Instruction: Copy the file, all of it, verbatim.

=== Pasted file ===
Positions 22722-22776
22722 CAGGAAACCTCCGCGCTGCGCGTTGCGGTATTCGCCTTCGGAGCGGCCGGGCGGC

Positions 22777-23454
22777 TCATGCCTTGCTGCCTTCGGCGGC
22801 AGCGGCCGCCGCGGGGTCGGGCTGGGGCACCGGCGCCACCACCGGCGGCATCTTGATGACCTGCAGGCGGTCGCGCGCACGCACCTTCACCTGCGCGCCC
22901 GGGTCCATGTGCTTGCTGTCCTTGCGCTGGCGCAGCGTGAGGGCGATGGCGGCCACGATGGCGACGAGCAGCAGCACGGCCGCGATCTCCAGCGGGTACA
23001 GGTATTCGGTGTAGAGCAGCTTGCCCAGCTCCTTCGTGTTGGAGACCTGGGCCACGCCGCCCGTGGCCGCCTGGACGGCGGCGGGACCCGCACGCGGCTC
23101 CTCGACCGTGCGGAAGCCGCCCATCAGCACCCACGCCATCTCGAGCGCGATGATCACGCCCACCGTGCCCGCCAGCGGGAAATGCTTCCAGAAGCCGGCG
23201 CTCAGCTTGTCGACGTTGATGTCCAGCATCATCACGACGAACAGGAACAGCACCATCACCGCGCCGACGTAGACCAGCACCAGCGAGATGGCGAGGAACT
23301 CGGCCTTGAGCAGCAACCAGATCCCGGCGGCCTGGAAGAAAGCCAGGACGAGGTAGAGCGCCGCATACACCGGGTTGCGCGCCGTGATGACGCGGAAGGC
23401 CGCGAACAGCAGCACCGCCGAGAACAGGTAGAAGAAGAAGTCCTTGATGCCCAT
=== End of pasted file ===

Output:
Positions 22722-22776
22722 CAGGAAACCTCCGCGCTGCGCGTTGCGGTATTCGCCTTCGGAGCGGCCGGGCGGC

Positions 22777-23454
22777 TCATGCCTTGCTGCCTTCGGCGGC
22801 AGCGGCCGCCGCGGGGTCGGGCTGGGGCACCGGCGCCACCACCGGCGGCATCTTGATGACCTGCAGGCGGTCGCGCGCACGCACCTTCACCTGCGCGCCC
22901 GGGTCCATGTGCTTGCTGTCCTTGCGCTGGCGCAGCGTGAGGGCGATGGCGGCCACGATGGCGACGAGCAGCAGCACGGCCGCGATCTCCAGCGGGTACA
23001 GGTATTCGGTGTAGAGCAGCTTGCCCAGCTCCTTCGTGTTGGAGACCTGGGCCACGCCGCCCGTGGCCGCCTGGACGGCGGCGGGACCCGCACGCGGCTC
23101 CTCGACCGTGCGGAAGCCGCCCATCAGCACCCACGCCATCTCGAGCGCGATGATCACGCCCACCGTGCCCGCCAGCGGGAAATGCTTCCAGAAGCCGGCG
23201 CTCAGCTTGTCGACGTTGATGTCCAGCATCATCACGACGAACAGGAACAGCACCATCACCGCGCCGACGTAGACCAGCACCAGCGAGATGGCGAGGAACT
23301 CGGCCTTGAGCAGCAACCAGATCCCGGCGGCCTGGAAGAAAGCCAGGACGAGGTAGAGCGCCGCATACACCGGGTTGCGCGCCGTGATGACGCGGAAGGC
23401 CGCGAACAGCAGCACCGCCGAGAACAGGTAGAAGAAGAAGTCCTTGATGCCCAT